The ship HMS Trincomalee was built during the early 19th century by Indian workers to aid them in the Napoleonic Wars, and named after the city. The importance of Fort Fredrick was due to Trincomalee's natural harbour. Through Trincomalee, it was believed a strong naval force could secure control of India's Coromandel Coast and the rest of the Indian Ocean. The British admiral Horatio Nelson, 1st Viscount Nelson called Trincomalee "the finest harbour in the world", while the British Prime Minister William Pitt the Younger called the city "the most valuable colonial possession on the globe, as giving to our Indian Empire a security which it had not enjoyed from its establishment" and the harbour "the finest and most advantageous Bay in the whole of India". In the 19th century, the Trincomali Channel of British Columbia, Canada was built and named after the city's name.[72] A Tamil press is established in Jaffna in 1820; a report on Trincomalee laments its sorry, poverty-stricken state and recommends 'colonization with intelligent settlers'. By 1827, The Return of the Population 1824 is published, giving the total population figures for Trincomalee as 19,158 – Tamils and among them 317 Sinhalese. The Vanni, counted under Mannar, has 22,536 inhabitants, among them 517 Sinhalese.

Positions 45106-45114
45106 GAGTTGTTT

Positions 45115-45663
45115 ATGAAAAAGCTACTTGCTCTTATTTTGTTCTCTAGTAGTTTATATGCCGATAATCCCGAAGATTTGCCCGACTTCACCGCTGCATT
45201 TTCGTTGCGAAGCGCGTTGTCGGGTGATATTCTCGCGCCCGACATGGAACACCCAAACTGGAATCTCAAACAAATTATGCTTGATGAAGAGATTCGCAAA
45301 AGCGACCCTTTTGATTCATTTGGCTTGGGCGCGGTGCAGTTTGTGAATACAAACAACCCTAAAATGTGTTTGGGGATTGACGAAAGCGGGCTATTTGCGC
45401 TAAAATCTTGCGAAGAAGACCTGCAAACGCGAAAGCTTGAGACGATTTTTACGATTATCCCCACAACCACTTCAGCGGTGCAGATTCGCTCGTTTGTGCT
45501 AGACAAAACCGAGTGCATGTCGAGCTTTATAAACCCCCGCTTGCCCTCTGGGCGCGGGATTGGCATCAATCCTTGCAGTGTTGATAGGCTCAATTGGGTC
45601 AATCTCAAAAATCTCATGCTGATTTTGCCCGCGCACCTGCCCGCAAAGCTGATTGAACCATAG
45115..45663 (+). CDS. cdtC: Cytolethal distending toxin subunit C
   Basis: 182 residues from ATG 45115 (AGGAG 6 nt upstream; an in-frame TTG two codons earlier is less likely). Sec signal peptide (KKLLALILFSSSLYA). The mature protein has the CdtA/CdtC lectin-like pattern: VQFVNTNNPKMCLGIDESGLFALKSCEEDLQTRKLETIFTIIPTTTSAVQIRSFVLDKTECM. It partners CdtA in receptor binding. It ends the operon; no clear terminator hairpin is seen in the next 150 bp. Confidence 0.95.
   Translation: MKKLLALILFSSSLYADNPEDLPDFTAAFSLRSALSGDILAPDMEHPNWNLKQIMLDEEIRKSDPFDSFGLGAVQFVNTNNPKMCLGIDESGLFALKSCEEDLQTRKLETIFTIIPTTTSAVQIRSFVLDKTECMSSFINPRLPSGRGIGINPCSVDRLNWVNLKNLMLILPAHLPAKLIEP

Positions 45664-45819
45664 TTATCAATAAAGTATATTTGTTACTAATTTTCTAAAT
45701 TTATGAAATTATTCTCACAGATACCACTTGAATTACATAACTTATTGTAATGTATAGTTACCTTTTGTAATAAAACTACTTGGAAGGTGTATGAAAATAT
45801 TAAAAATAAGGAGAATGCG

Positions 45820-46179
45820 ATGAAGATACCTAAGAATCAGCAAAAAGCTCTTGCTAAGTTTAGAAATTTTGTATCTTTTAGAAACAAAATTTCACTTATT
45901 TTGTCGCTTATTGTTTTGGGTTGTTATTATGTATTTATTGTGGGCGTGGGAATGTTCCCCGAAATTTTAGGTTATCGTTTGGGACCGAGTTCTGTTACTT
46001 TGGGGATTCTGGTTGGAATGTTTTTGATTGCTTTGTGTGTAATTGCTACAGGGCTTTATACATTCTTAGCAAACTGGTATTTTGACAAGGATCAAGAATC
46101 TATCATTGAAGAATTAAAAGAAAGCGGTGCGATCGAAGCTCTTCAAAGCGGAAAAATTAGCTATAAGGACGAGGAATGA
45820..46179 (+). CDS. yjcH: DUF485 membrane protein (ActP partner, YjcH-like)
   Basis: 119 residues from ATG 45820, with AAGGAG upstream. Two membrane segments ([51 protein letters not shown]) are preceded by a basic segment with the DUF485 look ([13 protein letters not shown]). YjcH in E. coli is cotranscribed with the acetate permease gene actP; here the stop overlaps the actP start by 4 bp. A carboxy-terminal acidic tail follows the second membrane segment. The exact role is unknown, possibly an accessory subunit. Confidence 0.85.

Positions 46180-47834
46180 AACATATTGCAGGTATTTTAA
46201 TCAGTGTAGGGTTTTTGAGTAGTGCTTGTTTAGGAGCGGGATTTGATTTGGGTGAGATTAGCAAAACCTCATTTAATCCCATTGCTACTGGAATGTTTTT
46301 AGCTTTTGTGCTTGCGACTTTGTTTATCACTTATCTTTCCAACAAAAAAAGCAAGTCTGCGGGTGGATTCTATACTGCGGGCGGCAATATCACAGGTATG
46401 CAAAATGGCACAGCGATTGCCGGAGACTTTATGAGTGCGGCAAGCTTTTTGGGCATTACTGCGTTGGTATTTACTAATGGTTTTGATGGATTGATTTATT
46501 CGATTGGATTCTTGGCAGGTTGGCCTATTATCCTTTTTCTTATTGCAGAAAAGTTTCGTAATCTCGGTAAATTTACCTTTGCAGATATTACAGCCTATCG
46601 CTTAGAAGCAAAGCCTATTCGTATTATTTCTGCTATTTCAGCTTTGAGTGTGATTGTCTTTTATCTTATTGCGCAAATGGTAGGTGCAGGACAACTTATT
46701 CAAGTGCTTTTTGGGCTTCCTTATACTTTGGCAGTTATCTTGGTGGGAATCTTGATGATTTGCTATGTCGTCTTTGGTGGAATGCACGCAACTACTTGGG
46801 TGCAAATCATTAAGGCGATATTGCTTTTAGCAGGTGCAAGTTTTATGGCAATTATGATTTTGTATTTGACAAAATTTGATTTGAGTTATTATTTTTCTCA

Before the Second World War, the British built a large airfield to house their RAF base, called the RAF China Bay and fuel storage and support facilities for the British fleets there. After the fall of Singapore, Trincomalee became the home port of the Eastern Fleet of the Royal Navy, and submarines of the Dutch Navy. Trincomalee harbour and airfield were attacked by a carrier fleet of the Imperial Japanese Navy in April 1942 in the Indian Ocean Raid of the war. However, the installation later served as an important launching point for British naval operations in 1944 and 1945.[73]

One of the places inhabited by the British was Fort Fredrick, now controlled by the Sri Lankan Army. Some of the old buildings in the fort were used as residences, including one previously occupied by the Duke of Wellington. In the early 1950s the British Government built groups of bungalows within the fort specifically for their employees. These bungalows today provide accommodation for the Sri Lankan Army. There was a large Naval Hospital which catered for sick and injured British naval personnel from all over the Indian Ocean and Persian Gulf.

With the turn of the modern era, English authors and poets used Trincomalee as inspiration for literature and poetry and became connected with the city. Arthur C. Clarke, who discovered the temple's underwater ruins with photographer Mike Wilson, described the city and the ruins in Reefs of Taprobane and would go on to write 2001: A Space Odyssey based on his experiences in the city. Trincomalee's Bhadrakali Amman temple provides a setting in Wilbur Smith's novel Birds of Prey. Arthur Conan Doyle's Sherlock Holmes stories feature multiple settings in the city, including in A Scandal in Bohemia and A Singular Affair at Trincomalee. Jane Austen's younger brother Charles Austen of the British Royal Navy is buried in Trincomalee.